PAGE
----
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An observable consequence of such dependencies is the degree to which income and academic achievement are "inherited", in the sense that kids with richer or better educated parents have more than a leg up.





Academic achievement is inherited like height, not like religion.

> The heritability of conscientiousness facets and their relationship to IQ and academic achievement

https://www.pnas.org/content/111/42/15273.long

> Genetic research has shown that intelligence makes a major contribution to the heritability of educational achievement. However, we show that other broad domains of behavior such as personality and psychopathology also account for genetic influence on GCSE scores beyond that predicted by intelligence. Together with intelligence, these domains account for 75% of the heritability of GCSE scores.

> The high heritability of educational achievement reflects many genetically influenced traits, not just intelligence

https://genepi.qimr.edu.au/contents/p/staff/CV448.pdf

> Our findings confirmed positive associations between IQ and the facets of Competence and Dutifulness (ranging 0.11–0.27), with academic achievement showing correlations of 0.27 and 0.15 with these same facets and 0.15 with Deliberation. All conscientiousness facets were influenced by genes (broad sense heritabilities ranging 0.18–0.49) and unique environment, but common environment was judged unimportant.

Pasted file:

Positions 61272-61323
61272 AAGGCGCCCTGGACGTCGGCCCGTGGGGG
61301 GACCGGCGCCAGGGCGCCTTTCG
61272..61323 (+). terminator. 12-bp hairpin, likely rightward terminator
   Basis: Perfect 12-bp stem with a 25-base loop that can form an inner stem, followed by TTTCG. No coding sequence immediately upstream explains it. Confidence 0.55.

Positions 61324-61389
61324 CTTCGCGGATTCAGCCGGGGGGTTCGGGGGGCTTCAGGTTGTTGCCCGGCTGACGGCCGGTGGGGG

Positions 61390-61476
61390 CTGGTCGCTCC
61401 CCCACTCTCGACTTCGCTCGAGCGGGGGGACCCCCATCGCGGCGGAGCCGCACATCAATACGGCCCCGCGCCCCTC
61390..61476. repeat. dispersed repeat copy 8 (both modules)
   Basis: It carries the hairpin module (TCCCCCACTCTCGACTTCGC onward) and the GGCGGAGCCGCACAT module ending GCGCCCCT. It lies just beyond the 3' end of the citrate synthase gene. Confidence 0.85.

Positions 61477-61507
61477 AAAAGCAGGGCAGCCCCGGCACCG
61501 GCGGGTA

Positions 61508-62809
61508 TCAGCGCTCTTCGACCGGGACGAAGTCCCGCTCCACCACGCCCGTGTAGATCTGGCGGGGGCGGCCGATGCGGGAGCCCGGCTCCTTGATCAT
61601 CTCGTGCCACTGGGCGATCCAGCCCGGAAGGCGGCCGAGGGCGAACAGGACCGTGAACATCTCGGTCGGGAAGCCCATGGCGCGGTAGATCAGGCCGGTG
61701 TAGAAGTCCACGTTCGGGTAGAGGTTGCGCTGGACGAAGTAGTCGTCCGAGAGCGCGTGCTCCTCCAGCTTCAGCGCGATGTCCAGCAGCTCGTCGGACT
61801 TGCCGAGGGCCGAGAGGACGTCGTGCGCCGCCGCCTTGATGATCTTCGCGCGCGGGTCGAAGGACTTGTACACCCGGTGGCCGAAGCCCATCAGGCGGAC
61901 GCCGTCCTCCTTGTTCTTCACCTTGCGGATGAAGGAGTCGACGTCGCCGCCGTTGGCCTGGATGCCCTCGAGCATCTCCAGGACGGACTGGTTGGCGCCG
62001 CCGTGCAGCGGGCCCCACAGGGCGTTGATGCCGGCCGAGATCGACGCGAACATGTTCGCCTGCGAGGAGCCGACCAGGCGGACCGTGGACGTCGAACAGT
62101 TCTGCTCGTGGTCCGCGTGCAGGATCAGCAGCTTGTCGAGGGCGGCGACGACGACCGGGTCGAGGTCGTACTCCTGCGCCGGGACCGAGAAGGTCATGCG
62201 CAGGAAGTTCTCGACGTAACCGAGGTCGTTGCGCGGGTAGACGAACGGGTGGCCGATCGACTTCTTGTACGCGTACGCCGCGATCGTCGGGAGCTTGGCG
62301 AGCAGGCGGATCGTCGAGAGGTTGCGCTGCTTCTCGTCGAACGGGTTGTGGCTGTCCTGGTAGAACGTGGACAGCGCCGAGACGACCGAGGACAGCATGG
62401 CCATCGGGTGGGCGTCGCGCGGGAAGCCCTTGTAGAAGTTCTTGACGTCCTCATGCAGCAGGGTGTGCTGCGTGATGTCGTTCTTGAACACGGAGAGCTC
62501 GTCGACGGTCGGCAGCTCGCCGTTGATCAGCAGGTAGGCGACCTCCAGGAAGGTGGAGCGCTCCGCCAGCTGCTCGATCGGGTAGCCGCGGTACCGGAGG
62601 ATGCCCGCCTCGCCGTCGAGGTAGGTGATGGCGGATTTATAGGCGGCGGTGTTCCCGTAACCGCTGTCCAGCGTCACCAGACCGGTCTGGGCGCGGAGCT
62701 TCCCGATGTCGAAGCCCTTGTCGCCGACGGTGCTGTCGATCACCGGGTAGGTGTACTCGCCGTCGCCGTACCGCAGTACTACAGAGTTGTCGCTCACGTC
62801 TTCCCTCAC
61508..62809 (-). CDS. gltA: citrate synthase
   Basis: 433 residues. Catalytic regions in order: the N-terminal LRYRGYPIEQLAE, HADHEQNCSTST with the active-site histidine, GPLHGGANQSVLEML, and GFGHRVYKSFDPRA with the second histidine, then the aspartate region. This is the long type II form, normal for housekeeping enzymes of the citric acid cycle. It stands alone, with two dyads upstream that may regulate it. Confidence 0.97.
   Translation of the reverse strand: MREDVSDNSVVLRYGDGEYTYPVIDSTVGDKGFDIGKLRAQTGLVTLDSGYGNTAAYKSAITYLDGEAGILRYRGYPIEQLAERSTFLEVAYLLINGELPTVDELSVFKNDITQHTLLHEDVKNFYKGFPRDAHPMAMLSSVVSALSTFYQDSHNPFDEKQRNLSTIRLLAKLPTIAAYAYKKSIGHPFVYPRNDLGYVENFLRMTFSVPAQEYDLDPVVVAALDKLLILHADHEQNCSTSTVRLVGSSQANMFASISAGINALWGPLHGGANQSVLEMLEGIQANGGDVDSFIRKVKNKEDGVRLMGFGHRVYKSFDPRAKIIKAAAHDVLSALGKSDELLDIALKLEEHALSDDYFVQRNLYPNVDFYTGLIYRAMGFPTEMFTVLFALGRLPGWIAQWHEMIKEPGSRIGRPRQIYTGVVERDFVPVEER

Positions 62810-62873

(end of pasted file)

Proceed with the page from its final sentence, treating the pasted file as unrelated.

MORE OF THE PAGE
In my opinion, the inheritability of intelligence and any other mental factors is largely exaggerated. It's impossible to differentiate between genetic and environmental factors in Human populations, mainly because people with the same genetic background tend to have the same environment. And yes, if you compare twins, raised apart, but in the same nation, maybe even city, probably same social class, same health and educational system, then you are left with a genetic influence of, for example 75%.

While academic achievement western societies still isn't as much determined by individual skill as many people would like to believe, it's worse in the countries the immigrants come from, and additional factors like language barriers and discrimination (intentional, structural or even accidental) render the idea of inheritability quite useless.

Another problem is that studies have identified environmental factors which influence intelligence much more than any known individual genetic factors. For example infections with Malaria or other parasites, but also the duration and quality of school attendance.

You will notice that none of the "twins raised apart" studies include such factors, because virtually no children in western societies have these problems.

And that's why the impact of the education system and socioeconomic factors on academic achievement are vastly underestimated, especially because people keep bringing up these inheritability studies.




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